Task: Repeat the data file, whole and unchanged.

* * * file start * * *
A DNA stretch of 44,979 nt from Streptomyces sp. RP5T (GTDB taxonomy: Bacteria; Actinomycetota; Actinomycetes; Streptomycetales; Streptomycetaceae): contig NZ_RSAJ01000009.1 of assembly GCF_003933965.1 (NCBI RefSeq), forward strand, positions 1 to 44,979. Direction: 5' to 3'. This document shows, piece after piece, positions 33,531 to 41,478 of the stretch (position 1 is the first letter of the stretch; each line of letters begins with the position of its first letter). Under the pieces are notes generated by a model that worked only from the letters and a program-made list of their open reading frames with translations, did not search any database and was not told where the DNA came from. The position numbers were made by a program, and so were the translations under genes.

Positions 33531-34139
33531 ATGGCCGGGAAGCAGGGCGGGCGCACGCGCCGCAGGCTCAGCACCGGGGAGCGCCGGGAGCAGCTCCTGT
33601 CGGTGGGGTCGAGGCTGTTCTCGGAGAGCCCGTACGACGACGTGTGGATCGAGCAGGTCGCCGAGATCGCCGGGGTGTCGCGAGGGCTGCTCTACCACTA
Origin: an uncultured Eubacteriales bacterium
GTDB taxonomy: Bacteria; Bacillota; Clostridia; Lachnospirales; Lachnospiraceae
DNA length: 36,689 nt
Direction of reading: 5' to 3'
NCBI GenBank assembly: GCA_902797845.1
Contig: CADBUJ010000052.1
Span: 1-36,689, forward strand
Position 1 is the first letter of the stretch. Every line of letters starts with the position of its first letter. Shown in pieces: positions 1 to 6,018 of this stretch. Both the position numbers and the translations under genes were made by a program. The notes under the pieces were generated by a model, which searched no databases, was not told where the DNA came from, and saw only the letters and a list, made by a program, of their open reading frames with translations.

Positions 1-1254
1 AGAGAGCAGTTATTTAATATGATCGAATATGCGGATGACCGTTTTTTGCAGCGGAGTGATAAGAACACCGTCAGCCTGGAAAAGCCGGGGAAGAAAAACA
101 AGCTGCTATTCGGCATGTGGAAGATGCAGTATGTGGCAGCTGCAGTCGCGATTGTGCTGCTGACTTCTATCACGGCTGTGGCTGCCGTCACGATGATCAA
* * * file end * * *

A DNA stretch of 44,979 nt from Streptomyces sp. RP5T (GTDB taxonomy: Bacteria; Actinomycetota; Actinomycetes; Streptomycetales; Streptomycetaceae): contig NZ_RSAJ01000009.1 of assembly GCF_003933965.1 (NCBI RefSeq), forward strand, positions 1 to 44,979. Direction: 5' to 3'. This document shows, piece after piece, positions 33,531 to 41,478 of the stretch (position 1 is the first letter of the stretch; each line of letters begins with the position of its first letter). Under the pieces are notes generated by a model that worked only from the letters and a program-made list of their open reading frames with translations, did not search any database and was not told where the DNA came from. The position numbers were made by a program, and so were the translations under genes.

Positions 33531-34139
33531 ATGGCCGGGAAGCAGGGCGGGCGCACGCGCCGCAGGCTCAGCACCGGGGAGCGCCGGGAGCAGCTCCTGT
33601 CGGTGGGGTCGAGGCTGTTCTCGGAGAGCCCGTACGACGACGTGTGGATCGAGCAGGTCGCCGAGATCGCCGGGGTGTCGCGAGGGCTGCTCTACCACTA
Origin: an uncultured Eubacteriales bacterium
GTDB taxonomy: Bacteria; Bacillota; Clostridia; Lachnospirales; Lachnospiraceae
DNA length: 36,689 nt
Direction of reading: 5' to 3'
NCBI GenBank assembly: GCA_902797845.1
Contig: CADBUJ010000052.1
Span: 1-36,689, forward strand
Position 1 is the first letter of the stretch. Every line of letters starts with the position of its first letter. Shown in pieces: positions 1 to 6,018 of this stretch. Both the position numbers and the translations under genes were made by a program. The notes under the pieces were generated by a model, which searched no databases, was not told where the DNA came from, and saw only the letters and a list, made by a program, of their open reading frames with translations.

Positions 1-1254
1 AGAGAGCAGTTATTTAATATGATCGAATATGCGGATGACCGTTTTTTGCAGCGGAGTGATAAGAACACCGTCAGCCTGGAAAAGCCGGGGAAGAAAAACA
101 AGCTGCTATTCGGCATGTGGAAGATGCAGTATGTGGCAGCTGCAGTCGCGATTGTGCTGCTGACTTCTATCACGGCTGTGGCTGCCGTCACGATGATCAA